On Thu, 13 Jan 2000, Rik van Riel wrote:
I agree with most, if not all of the things you mentioned
regarding the advantages of open source. I'll just pick
a few nits...
> If the complexity is too great, the original design was wrong.
The complexity can be too great because (a) the underlying
hardware base keeps evolving & expanding (ala the PC platform),
or (b) the people really didn't understand the problem when
the started and a lot of "R&D" had to be done before the
complexity became apparent. I'll cite two cases where
I have extensive knowledge -- compiler design and databases.
In the first case we are *still* evolving compilers 30+
years after their development and in the second case we
are still learning about optimal query languages, data
organization, indexing approaches, object clustering, etc.
The complexity is inherent in compilers and databases because
of the variety of tasks they may be asked to perform. As you
continue to "add-on" to these programs they get more and more
complex until you have to throw out what you started with
and rethink things. I'd cite the human genome as another
example, though humans didn't have their hands in that one...
> Open Source can, and does, take the time for this.
Now you point out one of the down sides which is the long
lead time until you see working code. I think Perl 6 has
been in cooking for 2+ years now. While having open source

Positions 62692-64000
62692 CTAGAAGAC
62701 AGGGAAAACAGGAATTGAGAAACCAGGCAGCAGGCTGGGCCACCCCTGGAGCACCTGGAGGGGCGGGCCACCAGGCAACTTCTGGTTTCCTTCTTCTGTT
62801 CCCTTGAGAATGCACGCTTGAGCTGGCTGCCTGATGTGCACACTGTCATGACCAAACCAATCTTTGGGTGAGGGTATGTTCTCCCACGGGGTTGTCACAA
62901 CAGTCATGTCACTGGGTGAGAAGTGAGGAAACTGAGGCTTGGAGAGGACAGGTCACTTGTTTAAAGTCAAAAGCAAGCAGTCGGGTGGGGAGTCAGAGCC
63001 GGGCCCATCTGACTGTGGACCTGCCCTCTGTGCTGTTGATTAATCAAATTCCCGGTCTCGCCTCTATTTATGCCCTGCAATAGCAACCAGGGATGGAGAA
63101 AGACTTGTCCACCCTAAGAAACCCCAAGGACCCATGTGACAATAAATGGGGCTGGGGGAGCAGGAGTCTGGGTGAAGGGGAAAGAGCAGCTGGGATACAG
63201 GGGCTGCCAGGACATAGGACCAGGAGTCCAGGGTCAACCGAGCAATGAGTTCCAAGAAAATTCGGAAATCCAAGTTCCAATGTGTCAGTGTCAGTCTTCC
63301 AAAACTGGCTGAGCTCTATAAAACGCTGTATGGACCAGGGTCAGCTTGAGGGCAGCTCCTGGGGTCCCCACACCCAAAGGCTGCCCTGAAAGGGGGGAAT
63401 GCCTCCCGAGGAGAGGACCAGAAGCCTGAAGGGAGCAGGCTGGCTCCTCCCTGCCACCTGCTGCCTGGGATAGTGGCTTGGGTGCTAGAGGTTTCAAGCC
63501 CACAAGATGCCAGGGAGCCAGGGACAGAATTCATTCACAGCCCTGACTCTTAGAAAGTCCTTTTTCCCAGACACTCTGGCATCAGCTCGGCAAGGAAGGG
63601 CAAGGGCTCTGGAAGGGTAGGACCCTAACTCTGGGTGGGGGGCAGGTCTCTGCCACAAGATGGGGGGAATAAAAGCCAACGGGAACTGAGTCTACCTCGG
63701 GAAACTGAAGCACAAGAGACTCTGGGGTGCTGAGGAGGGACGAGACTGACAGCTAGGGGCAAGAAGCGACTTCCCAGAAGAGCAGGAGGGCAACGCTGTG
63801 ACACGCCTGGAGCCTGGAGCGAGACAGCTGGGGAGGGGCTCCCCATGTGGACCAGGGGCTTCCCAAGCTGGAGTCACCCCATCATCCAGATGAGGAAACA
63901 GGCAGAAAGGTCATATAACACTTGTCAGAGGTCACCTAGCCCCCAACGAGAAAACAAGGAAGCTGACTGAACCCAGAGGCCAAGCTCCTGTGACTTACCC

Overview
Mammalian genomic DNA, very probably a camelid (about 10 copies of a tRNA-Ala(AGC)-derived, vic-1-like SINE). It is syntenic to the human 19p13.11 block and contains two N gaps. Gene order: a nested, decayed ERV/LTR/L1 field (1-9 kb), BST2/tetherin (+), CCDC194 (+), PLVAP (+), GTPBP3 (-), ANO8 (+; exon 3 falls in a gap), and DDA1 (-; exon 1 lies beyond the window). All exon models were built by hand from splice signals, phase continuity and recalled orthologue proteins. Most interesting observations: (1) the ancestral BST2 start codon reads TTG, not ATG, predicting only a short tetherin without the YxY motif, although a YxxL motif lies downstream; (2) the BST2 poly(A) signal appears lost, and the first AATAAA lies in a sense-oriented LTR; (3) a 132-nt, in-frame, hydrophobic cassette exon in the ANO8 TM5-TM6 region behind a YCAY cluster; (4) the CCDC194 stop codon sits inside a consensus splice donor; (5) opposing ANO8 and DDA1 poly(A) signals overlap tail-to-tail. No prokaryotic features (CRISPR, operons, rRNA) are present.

produced primarily by a single individual with the big picture
(or groups if the problem can be sub-divided), in the real
world there are people who need the problem solved yesterday
and are willing to go pay someone to solve it. When you
are paying for it, thats when you start to get into the
discussion of "ownership" and "property rights". What
eBusiness startup wants to do a Java application for order
invoicing and have it open source for the next competitor
> Problems that cannot be solved by the normal support people are
> fixed by the people that wrote the software in the first place!
This is a very important point, but you always have the problem
of people moving onto other things and becoming unavailable.
> True for applications, not true for the operating system or the
> tools themselves. The kernel, gcc and glibc people (to name a
> few) are still programming at a fairly low level.
I'd suspect most of the kernel work is going into external interface
components (e.g. filesystems, device drivers, installation scripts,
etc.). Gcc has got a new architecture to contend with coming down
the road. I doubt very much work is being done with glibc.
> ... hindered by timezones and no longer by company-mandated secrecy
> or geographical distances.
While I agree you can do a lot over the net now that you couldn't do
before, there are many problems that are best solved by brainstorming
with all the people in the same room. There may be people who can
do this effectively over the net, but I have *yet* to see a public
net multi-time-zone interactive white-board videoconference that works.
Only if those individuals work in locations where you have some very
pricey hardware can this be made to work currently.
But otherwise a nice commentary on the open source approach.
This archive was generated by hypermail 2b29 : Thu Jul 27 2000 - 14:02:17 MDT